# apply functions to 3d numpy array

• Last Update :
• Techknowledgy :
```a = np.arange(12).reshape((4, 3))
def sum(array):
return np.sum(array)

np.apply_along_axis(sum, 1, a) >>>
array([3, 12, 21, 30])```
```import numpy as np

# Example of an image.2 x2x3
a = np.array([
[
[1, 2, 3],
[4, 5, 6]
],
[
[7, 8, 9],
[10, 11, 12]
]
])

# Our
function.This swap first and last items of 3 - item array
def rgb_to_bgr(pixel):
pixel[0], pixel[2] = pixel[2], pixel[0]
return pixel

x, y, z = a.shape[0], a.shape[1], a.shape[2]

a = a.reshape(x * y, z)
a = np.apply_along_axis(rgb_to_bgr, 1, a)
a = a.reshape(x, y, z)

print(a)```

Suggestion : 2

This function should accept 1-D arrays. It is applied to 1-D slices of arr along the specified axis.,Execute func1d(a, *args, **kwargs) where func1d operates on 1-D arrays and a is a 1-D slice of arr along axis.,Apply a function to 1-D slices along the given axis.,The output array. The shape of out is identical to the shape of arr, except along the axis dimension. This axis is removed, and replaced with new dimensions equal to the shape of the return value of func1d. So if func1d returns a scalar out will have one fewer dimensions than arr.

```Ni, Nk = a.shape[: axis], a.shape[axis + 1: ]
for ii in ndindex(Ni):
for kk in ndindex(Nk):
f = func1d(arr[ii + s_[: , ] + kk])
Nj = f.shape
for jj in ndindex(Nj):
out[ii + jj + kk] = f[jj]```
```Ni, Nk = a.shape[: axis], a.shape[axis + 1: ]
for ii in ndindex(Ni):
for kk in ndindex(Nk):
out[ii + s_[..., ] + kk] = func1d(arr[ii + s_[: , ] + kk])```
```>>> def my_func(a):
...""
"Average first and last element of a 1-D array"
""
...
return (a[0] + a[-1]) * 0.5 >>>
b = np.array([
[1, 2, 3],
[4, 5, 6],
[7, 8, 9]
]) >>>
np.apply_along_axis(my_func, 0, b)
array([4., 5., 6.]) >>>
np.apply_along_axis(my_func, 1, b)
array([2., 5., 8.])```
```>>> b = np.array([
[8, 1, 7],
[4, 3, 9],
[5, 2, 6]
]) >>>
np.apply_along_axis(sorted, 1, b)
array([
[1, 7, 8],
[3, 4, 9],
[2, 5, 6]
])```
```>>> b = np.array([
[1, 2, 3],
[4, 5, 6],
[7, 8, 9]
]) >>>
np.apply_along_axis(np.diag, -1, b)
array([
[
[1, 0, 0],
[0, 2, 0],
[0, 0, 3]
],
[
[4, 0, 0],
[0, 5, 0],
[0, 0, 6]
],
[
[7, 0, 0],
[0, 8, 0],
[0, 0, 9]
]
])```

Suggestion : 3

Last Updated : 05 Sep, 2020

Output:

```shape of arr: (5, 4, 3)
shape of load_original_arr: (5, 4, 3)
Yes, both the arrays are same```

Suggestion : 4

Note: There are a lot of functions for changing the shapes of arrays in numpy flatten, ravel and also for rearranging the elements rot90, flip, fliplr, flipud etc. These fall under Intermediate to Advanced section of numpy.,The shape of an array is the number of elements in each dimension.,By reshaping we can add or remove dimensions or change number of elements in each dimension.,Meaning that you do not have to specify an exact number for one of the dimensions in the reshape method.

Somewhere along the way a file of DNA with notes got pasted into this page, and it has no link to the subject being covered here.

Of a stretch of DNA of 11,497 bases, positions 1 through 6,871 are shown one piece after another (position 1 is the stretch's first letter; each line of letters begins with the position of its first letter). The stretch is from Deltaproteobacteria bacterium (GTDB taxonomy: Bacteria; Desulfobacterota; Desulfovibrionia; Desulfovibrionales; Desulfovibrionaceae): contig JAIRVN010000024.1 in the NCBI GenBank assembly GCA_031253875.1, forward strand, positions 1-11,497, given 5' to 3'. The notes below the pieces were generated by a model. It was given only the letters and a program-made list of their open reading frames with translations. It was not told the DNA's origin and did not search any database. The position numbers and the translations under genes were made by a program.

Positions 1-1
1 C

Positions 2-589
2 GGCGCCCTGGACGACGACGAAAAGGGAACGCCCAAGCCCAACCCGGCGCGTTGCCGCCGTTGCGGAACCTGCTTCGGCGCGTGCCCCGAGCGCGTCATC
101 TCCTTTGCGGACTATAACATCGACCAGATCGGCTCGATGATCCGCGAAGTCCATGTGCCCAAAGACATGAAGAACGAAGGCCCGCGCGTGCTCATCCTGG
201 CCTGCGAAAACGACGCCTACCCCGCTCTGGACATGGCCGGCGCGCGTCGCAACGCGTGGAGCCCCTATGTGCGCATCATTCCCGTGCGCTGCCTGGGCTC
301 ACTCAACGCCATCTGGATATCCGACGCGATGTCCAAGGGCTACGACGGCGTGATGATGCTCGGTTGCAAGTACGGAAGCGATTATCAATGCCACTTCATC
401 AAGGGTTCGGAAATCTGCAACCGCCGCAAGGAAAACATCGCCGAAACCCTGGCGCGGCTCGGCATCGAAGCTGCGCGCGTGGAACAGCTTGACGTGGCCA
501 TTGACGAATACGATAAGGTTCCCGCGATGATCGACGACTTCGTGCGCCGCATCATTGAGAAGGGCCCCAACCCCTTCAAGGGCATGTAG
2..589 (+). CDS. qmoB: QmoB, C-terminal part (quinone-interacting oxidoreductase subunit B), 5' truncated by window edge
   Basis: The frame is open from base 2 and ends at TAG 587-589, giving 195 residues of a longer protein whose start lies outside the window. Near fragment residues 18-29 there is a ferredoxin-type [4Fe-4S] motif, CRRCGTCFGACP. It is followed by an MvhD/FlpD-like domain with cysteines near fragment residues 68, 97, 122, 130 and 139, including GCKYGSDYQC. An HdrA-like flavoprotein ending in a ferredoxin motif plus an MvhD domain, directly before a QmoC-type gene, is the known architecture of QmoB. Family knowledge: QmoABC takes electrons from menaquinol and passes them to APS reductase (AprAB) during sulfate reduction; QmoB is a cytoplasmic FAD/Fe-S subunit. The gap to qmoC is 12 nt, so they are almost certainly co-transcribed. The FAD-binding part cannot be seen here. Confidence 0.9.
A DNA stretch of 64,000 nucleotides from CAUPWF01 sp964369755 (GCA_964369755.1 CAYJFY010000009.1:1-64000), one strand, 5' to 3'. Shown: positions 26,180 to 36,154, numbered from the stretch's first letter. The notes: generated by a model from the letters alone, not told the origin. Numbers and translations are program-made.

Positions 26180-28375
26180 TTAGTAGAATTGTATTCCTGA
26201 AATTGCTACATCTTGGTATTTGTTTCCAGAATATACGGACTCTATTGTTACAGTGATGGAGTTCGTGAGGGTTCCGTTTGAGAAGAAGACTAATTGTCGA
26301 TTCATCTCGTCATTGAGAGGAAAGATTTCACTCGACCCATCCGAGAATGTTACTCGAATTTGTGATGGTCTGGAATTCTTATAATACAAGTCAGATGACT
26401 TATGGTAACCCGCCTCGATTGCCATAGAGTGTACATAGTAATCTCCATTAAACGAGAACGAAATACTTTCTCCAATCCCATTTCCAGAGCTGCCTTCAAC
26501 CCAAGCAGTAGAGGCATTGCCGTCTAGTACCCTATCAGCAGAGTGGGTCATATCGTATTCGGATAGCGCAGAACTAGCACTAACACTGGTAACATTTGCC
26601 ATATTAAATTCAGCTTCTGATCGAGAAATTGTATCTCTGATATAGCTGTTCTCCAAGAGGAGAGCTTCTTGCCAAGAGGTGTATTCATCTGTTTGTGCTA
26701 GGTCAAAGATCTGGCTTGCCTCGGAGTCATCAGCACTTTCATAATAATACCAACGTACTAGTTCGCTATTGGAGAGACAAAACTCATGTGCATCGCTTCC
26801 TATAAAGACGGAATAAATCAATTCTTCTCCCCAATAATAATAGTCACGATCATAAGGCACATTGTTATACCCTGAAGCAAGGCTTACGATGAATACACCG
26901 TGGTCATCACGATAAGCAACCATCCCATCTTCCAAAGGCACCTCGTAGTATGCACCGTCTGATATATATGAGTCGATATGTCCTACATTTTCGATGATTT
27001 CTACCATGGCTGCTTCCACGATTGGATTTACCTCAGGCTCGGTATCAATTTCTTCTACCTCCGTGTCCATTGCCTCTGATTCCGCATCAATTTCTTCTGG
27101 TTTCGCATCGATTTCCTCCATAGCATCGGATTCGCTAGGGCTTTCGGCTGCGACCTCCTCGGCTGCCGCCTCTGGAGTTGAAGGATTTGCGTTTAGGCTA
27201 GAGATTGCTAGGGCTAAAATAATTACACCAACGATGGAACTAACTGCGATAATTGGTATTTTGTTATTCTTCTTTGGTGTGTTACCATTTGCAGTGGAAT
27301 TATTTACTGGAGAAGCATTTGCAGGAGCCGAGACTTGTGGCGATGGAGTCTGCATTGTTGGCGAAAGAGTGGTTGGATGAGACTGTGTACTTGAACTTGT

```arr = np.array([1, 2, 3, 4, 5, 6, 7, 8, 9, 10, 11, 12])

newarr = arr.(4, 3)```

Suggestion : 5

The easiest way to create an array is to use the array function. This accepts any sequence-like object (including other arrays) and produces a new NumPy array containing the passed data. For example, a list is a good candidate for conversion:,Whenever you see “array”, “NumPy array”, or “ndarray” in the text, with few exceptions they all refer to the same thing: the ndarray object.,NumPy array indexing is a rich topic, as there are many ways you may want to select a subset of your data or individual elements. One-dimensional arrays are simple; on the surface they act similarly to Python lists:,As a simple example, suppose we wished to evaluate the function sqrt(x^2 + y^2) across a regular grid of values. The np.meshgrid function takes two 1D arrays and produces two 2D matrices corresponding to all pairs of (x, y) in the two arrays:

```In[13]: data1 = [6, 7.5, 8, 0, 1]

In[14]: arr1 = np.array(data1)

In[15]: arr1
Out[15]: array([6., 7.5, 8., 0., 1.])```
```In[27]: arr1 = np.array([1, 2, 3], dtype = np.float64)

In[28]: arr2 = np.array([1, 2, 3], dtype = np.int32)

In[29]: arr1.dtype In[30]: arr2.dtype
Out[29]: dtype('float64') Out[30]: dtype('int32')```
```In[45]: arr = np.array([
[1., 2., 3.],
[4., 5., 6.]
])

In[46]: arr
Out[46]:
array([
[1., 2., 3.],
[4., 5., 6.]
])

In[47]: arr * arr In[48]: arr - arr
Out[47]: Out[48]:
array([
[1., 4., 9.], array([
[0., 0., 0.],
[16., 25., 36.]
])[0., 0., 0.]
])```
```In[51]: arr = np.arange(10)

In[52]: arr
Out[52]: array([0, 1, 2, 3, 4, 5, 6, 7, 8, 9])

In[53]: arr[5]
Out[53]: 5

In[54]: arr[5: 8]
Out[54]: array([5, 6, 7])

In[55]: arr[5: 8] = 12

In[56]: arr
Out[56]: array([0, 1, 2, 3, 4, 12, 12, 12, 8, 9])```
```In[75]: arr[1: 6]
Out[75]: array([1, 2, 3, 4, 64])```
```In[83]: names = np.array(['Bob', 'Joe', 'Will', 'Bob', 'Will', 'Joe', 'Joe'])

In[84]: data = np.random.randn(7, 4)

In[85]: names
Out[85]:
array(['Bob', 'Joe', 'Will', 'Bob', 'Will', 'Joe', 'Joe'],
dtype = '|S4')

In[86]: data
Out[86]:
array([
[-0.048, 0.5433, -0.2349, 1.2792],
[-0.268, 0.5465, 0.0939, -2.0445],
[-0.047, -2.026, 0.7719, 0.3103],
[2.1452, 0.8799, -0.0523, 0.0672],
[-1.0023, -0.1698, 1.1503, 1.7289],
[0.1913, 0.4544, 0.4519, 0.5535],
[0.5994, 0.8174, -0.9297, -1.2564]
])```

Suggestion : 6

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```import numpy as np

the_3d_array = np.zeros((2, 2, 2))
print(the_3d_array)```
```[
[
[0. 0.]
[0. 0.]
]

[
[0. 0.]
[0. 0.]
]
]```